A Cork assistance dog charity is in urgent need of a new premises, as it is forced to train clients with their dogs in shopping centres.
Dogs for the Disabled, the only charity of its kind in Europe, trains dogs to assist the physically disabled, with the majority of its clients children under the age of 12.
Although the charity currently has a temporary rented space in Abbeyville,Togher, founder Jennifer Dowler says the location is too small to train clients how to work with their dogs.
"We are seriously looking for a place but nothing has happened yet,” Ms Dowler said.
The charity has been left to train in shopping centres around Cork due to the lack of space.
It chose shopping centres because smooth surfaces are needed for training, Ms Dowler said, adding that this is far from ideal.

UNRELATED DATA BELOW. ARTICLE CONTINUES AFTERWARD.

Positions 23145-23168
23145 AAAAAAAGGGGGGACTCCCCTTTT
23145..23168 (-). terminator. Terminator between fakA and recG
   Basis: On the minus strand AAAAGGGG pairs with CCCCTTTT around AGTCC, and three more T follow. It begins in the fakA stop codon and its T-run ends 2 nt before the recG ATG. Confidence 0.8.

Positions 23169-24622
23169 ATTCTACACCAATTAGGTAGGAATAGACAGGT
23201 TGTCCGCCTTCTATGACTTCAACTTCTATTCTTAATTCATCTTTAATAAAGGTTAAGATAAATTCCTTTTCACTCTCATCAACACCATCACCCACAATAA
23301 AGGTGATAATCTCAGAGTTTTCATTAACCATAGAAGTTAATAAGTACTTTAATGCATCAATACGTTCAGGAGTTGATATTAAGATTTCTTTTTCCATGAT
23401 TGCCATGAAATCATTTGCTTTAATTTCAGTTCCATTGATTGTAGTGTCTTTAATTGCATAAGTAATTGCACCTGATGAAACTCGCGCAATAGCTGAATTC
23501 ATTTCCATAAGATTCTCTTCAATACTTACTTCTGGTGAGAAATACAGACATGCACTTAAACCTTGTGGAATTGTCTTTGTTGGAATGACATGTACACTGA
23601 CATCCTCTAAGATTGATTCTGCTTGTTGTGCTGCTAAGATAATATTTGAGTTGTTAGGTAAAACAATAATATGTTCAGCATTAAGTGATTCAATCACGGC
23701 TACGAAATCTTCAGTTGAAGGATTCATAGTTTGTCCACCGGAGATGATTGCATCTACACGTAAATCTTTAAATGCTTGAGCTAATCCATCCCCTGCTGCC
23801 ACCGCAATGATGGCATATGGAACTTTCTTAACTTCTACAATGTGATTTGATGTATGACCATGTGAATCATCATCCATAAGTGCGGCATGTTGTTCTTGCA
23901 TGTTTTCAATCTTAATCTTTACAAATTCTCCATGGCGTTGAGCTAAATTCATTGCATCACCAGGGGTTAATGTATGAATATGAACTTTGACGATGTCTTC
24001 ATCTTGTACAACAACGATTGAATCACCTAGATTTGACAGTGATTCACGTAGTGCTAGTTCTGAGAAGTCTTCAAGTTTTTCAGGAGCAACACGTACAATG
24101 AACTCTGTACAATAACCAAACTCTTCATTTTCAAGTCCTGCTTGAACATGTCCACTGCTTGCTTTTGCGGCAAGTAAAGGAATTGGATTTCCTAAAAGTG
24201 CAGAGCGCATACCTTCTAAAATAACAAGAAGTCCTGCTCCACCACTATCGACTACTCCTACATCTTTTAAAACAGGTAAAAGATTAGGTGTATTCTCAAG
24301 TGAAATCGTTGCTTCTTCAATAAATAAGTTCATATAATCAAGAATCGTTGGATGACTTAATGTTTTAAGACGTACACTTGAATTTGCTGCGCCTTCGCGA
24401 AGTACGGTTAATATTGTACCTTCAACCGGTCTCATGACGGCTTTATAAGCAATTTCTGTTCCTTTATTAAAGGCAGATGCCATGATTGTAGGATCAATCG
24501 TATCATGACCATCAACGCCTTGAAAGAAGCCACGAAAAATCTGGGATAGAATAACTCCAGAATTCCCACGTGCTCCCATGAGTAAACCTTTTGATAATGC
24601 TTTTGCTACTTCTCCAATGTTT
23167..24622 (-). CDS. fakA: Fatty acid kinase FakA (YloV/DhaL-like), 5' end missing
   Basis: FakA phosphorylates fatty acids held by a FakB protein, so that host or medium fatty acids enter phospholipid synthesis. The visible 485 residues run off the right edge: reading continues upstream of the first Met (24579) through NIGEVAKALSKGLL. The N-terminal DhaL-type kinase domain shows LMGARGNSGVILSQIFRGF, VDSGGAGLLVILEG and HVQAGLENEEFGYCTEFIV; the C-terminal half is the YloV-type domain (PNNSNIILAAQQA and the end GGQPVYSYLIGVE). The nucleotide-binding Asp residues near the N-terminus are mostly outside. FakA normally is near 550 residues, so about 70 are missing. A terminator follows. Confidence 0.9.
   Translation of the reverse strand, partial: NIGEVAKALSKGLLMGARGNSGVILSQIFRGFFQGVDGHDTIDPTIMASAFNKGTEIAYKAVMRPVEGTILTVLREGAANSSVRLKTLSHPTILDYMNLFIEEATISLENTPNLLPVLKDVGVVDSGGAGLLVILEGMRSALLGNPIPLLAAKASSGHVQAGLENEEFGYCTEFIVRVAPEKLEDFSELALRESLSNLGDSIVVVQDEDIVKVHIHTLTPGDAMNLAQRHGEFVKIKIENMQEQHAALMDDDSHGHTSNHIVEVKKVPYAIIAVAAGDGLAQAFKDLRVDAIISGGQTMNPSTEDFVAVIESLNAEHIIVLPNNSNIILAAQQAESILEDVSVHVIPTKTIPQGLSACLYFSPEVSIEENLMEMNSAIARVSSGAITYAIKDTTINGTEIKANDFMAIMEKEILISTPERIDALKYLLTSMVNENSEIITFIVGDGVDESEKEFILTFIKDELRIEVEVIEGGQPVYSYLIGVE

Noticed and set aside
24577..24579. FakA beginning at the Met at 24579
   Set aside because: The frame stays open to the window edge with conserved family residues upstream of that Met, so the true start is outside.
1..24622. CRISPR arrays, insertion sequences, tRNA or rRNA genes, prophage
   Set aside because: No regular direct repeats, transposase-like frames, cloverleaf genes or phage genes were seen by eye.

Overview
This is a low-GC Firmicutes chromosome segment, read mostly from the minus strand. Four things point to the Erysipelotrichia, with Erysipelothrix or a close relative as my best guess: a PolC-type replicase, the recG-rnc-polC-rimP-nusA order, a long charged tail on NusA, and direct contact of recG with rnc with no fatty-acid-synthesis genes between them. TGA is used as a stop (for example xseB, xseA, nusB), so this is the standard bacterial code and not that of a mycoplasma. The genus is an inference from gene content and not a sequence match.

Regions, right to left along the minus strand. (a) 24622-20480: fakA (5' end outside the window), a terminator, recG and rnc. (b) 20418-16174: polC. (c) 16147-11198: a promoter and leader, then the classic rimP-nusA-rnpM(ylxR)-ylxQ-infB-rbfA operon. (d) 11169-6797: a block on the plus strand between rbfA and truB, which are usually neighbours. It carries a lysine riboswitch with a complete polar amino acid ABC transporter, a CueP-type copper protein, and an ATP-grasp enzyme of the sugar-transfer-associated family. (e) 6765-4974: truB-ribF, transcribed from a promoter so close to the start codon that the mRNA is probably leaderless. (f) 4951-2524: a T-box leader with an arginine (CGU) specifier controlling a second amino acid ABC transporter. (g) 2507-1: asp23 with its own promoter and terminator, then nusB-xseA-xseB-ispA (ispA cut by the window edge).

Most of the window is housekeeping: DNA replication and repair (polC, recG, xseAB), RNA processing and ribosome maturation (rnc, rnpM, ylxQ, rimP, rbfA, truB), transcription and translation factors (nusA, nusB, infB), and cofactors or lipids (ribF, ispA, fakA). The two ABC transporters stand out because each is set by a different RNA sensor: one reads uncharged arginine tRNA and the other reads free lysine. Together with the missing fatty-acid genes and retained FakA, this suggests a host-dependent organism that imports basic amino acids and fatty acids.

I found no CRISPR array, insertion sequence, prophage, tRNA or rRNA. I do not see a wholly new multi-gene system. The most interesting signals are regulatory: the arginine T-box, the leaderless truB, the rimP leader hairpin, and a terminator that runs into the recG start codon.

“When children fall in public, they find it very hard with everyone staring at them,"she said.
"On their early walks, they do tend to fall a lot. It would be great to have a facility to train the kids before exposing them to the real world.”
“Children may be taking their first steps. Earlier walks, it’s very hard. You need to be watching them carefully in case they go down."
The charity currently has 80 people on its waiting list, with a four-year long wait to get a dog.
"Realistically, we have to grow as a charity, we can’t leave people in hope for something that will never happen," Ms Dowler added.
“People are crying out day and night as services are cut. The difference it makes to a child is the difference between living longer or not.”
With 200 of the charity's dogs and puppies nationwide, each dog is partnered with a disabled person at no cost to the recipient.
Although it costs the charity €15,000 to train and support each assistance dog, it receives no government funding.
The charity relies completely on sponsorship, fundraising and donations.